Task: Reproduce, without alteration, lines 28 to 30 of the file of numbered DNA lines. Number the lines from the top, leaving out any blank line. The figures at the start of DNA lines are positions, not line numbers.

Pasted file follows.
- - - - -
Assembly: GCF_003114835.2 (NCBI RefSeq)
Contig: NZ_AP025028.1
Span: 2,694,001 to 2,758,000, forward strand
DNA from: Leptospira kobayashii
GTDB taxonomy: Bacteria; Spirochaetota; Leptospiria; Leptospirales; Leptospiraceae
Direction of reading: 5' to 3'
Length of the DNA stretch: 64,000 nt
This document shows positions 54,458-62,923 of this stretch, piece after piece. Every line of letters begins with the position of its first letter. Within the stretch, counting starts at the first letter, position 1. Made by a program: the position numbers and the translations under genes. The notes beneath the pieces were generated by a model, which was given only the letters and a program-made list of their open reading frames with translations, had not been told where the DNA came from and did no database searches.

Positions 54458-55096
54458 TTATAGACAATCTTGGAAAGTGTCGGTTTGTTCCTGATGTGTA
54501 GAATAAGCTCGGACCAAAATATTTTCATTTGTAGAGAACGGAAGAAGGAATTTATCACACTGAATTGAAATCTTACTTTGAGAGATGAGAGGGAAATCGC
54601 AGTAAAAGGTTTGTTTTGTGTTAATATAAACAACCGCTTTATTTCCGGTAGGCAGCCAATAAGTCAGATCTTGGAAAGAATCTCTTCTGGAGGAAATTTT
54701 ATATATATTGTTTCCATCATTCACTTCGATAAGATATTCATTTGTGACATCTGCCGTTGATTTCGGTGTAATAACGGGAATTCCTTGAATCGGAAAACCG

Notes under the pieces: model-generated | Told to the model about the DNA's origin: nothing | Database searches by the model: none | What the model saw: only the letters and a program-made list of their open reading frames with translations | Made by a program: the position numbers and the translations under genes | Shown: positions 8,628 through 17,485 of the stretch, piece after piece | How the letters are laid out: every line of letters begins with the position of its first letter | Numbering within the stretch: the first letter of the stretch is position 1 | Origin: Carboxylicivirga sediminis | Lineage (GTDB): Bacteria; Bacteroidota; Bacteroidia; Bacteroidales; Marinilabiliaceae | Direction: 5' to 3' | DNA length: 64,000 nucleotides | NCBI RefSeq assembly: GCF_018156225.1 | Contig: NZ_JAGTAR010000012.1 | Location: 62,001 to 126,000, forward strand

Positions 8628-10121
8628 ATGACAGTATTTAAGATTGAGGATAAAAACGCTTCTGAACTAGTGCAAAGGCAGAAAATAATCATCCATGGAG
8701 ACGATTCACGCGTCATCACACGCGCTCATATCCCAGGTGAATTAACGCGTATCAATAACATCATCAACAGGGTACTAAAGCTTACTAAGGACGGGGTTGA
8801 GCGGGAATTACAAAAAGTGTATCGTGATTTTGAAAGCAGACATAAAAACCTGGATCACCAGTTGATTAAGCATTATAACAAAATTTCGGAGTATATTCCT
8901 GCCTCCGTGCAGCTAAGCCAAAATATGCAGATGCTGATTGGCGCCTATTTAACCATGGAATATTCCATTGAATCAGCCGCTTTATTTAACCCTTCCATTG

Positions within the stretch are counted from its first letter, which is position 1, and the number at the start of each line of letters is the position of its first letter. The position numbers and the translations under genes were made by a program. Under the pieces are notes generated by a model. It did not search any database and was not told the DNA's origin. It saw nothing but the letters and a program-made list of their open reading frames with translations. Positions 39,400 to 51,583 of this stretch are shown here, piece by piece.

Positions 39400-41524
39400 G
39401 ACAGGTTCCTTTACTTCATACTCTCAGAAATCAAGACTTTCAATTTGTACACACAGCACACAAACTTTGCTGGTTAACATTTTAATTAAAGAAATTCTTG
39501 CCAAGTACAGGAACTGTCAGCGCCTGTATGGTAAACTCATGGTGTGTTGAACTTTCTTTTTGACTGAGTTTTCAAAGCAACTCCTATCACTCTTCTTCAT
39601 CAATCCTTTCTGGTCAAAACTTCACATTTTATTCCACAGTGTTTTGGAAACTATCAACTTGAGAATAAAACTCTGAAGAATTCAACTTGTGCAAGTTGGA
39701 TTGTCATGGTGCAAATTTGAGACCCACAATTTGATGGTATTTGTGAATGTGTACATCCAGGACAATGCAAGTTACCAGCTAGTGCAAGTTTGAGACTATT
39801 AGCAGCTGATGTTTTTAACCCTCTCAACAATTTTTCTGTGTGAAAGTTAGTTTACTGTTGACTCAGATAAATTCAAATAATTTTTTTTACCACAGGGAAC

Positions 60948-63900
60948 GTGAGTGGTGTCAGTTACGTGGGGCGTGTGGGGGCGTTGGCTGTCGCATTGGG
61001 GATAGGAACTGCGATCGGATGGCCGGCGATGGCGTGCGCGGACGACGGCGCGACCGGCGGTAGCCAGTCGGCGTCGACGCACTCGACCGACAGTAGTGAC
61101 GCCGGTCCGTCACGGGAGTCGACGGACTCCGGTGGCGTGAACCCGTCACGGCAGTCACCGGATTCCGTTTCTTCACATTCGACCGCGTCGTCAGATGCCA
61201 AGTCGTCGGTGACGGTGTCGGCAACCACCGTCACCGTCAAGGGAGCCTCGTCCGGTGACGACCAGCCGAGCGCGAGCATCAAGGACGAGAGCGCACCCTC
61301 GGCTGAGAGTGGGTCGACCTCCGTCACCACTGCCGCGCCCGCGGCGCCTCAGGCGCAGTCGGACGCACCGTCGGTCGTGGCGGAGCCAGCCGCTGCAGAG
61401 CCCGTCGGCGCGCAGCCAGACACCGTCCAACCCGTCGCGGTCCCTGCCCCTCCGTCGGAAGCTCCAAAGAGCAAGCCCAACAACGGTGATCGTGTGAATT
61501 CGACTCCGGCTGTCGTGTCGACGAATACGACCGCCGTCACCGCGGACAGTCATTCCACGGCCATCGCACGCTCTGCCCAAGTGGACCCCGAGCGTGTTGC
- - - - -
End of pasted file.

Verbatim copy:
Positions 60948-63900
60948 GTGAGTGGTGTCAGTTACGTGGGGCGTGTGGGGGCGTTGGCTGTCGCATTGGG
61001 GATAGGAACTGCGATCGGATGGCCGGCGATGGCGTGCGCGGACGACGGCGCGACCGGCGGTAGCCAGTCGGCGTCGACGCACTCGACCGACAGTAGTGAC